Part of you is angry. Angry at the chaos he is causing, and angry at the disrespect he is showing to God’s Temple, and angry at the impact this all has on you. What right does this man have to disrupt the sacred rituals of your people? Who is he to claim this sacred space as his Father’s house, and to decree what goes on here? And what does he mean by claiming to be able to raise the Temple in 3 days if it is destroyed? He may be a miracle worker, but it has taken 46 years to build the Temple. This is much bigger than 6 jugs of water turned to wine.

But… he DID turn water into wine. It was unbelievable… until you looked at him and felt… it’s impossible to describe what you felt.

He’s a man. A walking, breathing, human being. But he is also something more. You can’t deny that. The fire in his eyes is NOT madness. It’s zeal. A passion for God and for God’s worship.

You look into the eyes of this Jesus, and suddenly you remember the words of the Torah that you have recited since you were a small child.

"I am the Lord your God, who brought you out of the land of Egypt, out of the house of slavery; you shall have no other gods before me. You shall not make for yourself an idol, whether in the form of anything that is in heaven above, or that is on the earth beneath, or that is in the water under the earth. You shall not bow to them or worship them; for I the Lord your God am a jealous God…” (Exodus 20:2-5a).

A jealous God… a God who won’t tolerate anything interfering with the connection to God’s people.

And you have a crazy thought. What if God wants to get closer to us? Closer than a designated sacred space, and a ritual system that assures our rightness with God, but only through the intermediaries of priest and animal and altar. What if God wanted to get close enough to touch… or share a cup of wine?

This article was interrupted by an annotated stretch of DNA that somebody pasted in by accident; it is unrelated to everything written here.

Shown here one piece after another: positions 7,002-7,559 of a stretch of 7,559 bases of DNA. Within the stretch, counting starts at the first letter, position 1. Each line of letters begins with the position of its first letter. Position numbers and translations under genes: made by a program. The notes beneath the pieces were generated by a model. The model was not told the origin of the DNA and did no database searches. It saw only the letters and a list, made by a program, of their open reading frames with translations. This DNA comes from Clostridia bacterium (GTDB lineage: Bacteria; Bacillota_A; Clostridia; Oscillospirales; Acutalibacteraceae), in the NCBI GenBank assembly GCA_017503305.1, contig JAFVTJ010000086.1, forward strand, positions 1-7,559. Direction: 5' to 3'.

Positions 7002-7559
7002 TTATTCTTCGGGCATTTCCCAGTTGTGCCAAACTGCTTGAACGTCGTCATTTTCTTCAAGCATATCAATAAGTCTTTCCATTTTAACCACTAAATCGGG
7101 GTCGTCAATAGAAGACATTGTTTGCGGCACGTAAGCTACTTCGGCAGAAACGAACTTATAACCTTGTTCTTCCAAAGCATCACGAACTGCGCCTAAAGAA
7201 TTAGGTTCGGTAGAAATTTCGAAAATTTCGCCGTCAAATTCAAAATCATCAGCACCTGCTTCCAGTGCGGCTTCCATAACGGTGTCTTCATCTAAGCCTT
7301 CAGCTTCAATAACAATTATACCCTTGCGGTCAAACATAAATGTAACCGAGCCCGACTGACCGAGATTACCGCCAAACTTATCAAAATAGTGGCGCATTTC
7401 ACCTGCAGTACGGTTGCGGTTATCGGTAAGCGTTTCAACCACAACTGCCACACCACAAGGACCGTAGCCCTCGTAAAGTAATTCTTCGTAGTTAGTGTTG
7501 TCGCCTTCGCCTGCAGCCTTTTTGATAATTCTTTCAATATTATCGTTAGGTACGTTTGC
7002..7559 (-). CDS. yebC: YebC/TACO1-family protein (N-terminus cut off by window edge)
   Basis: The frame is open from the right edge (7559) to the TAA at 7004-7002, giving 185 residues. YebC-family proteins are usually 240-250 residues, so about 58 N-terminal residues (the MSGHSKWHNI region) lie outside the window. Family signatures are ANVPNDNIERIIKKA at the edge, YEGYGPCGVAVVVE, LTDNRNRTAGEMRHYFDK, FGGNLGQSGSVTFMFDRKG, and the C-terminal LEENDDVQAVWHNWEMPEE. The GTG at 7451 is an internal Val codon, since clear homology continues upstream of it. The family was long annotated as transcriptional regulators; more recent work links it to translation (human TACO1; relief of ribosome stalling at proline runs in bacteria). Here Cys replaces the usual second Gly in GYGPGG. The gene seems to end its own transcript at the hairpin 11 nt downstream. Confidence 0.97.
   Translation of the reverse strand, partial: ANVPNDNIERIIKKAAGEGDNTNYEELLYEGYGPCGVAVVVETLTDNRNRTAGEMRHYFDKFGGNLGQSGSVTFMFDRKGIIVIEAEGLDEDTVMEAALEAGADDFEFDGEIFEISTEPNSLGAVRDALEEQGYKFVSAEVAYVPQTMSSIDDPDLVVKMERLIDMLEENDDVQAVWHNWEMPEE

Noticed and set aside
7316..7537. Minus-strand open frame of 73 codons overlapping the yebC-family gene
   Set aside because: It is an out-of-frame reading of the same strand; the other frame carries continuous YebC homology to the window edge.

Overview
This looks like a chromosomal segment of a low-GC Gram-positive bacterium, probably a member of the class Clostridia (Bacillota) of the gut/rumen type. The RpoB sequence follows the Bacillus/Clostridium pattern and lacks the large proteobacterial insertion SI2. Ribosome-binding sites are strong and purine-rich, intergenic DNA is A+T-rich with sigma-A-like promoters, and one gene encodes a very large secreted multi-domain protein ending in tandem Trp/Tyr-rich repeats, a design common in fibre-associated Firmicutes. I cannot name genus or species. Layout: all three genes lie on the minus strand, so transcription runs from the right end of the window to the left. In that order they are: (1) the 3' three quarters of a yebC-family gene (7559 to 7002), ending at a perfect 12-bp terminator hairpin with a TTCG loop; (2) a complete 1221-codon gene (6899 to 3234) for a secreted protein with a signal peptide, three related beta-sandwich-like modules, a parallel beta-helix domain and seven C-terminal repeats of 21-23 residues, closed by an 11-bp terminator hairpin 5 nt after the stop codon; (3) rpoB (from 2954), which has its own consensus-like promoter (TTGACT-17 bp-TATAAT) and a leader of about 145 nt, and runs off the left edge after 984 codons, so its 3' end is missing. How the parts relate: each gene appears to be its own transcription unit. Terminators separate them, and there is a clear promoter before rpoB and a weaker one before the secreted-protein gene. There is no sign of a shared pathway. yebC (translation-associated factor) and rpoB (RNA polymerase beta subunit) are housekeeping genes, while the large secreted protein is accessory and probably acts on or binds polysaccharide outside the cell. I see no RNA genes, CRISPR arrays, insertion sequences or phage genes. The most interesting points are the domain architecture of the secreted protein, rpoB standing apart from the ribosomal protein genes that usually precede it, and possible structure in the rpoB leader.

It sounds like utter foolishness…that this man with the whip, and the crazy words of raising a temple in 3 days… that this man who disrupts our orderly worship could actually be… what? A revelation from God? An invitation to know God in a new way?

It’s not logical. It’s completely outside the bounds of what you have been taught to expect… It’s a stumbling block for the wisdom you have received from your ancestors.

And yet… you sense an invitation in his eyes. An invitation to embrace the lesson in the disruption. To let go of your defenses, and your fears, and your instincts to protect the rituals that you have been taught to trust because… those rituals – even God ordained rituals – can become idols when they are what you trust. When the holy place, or the holy actions are your source of security, your sign that you are right with God – instead of placing your trust in God alone, a God who comes near.

You leave the temple that day, not knowing what to think. Is he a miracle worker? Is he a madman? Is he a revelation from God? You don’t know. You want to believe, but you don’t want to be foolish.

Then, three years later, when you are back in Jerusalem, back in the Temple to offer your yearly sacrifice. Back in that mixed experience of reverence and discomfort; of dislocation and not belonging in the place that is the center of your faith, you see Jesus again.

But this time, he’s hanging on a cross. And all the promise, and power you felt in him seems gone. And it breaks your heart… even though you hadn’t been brave enough to embrace the disruption of everything you knew to follow him. You had wanted it to be real. You had wanted God to be that close.

The disappointment is like a weight on your shoulders as you prepare for the long, plodding journey back North.

But as you are heading out of the city, you hear a rumor. A rumor that Jesus has been raised from the dead. His disciples are reporting that he has appeared to them, several times. And performed wonders.

And someone says: “Remember what he said? When he threw all the animals and money-changers out of the Temple? Remember how he said if the Temple was destroyed, he would raise it in 3 days? He was 3 days in the tomb! I think this is what he meant. His body is God’s temple!”

And you know it’s true. The meaning of his words, and the hope of his resurrection, and the invitation you saw in his eyes. It’s all true!

His body is God’s temple. And you don’t have to travel to Jerusalem to get close to God. Because God has come near.

Near enough to touch, or to share a cup of wine.

Thanks be to God.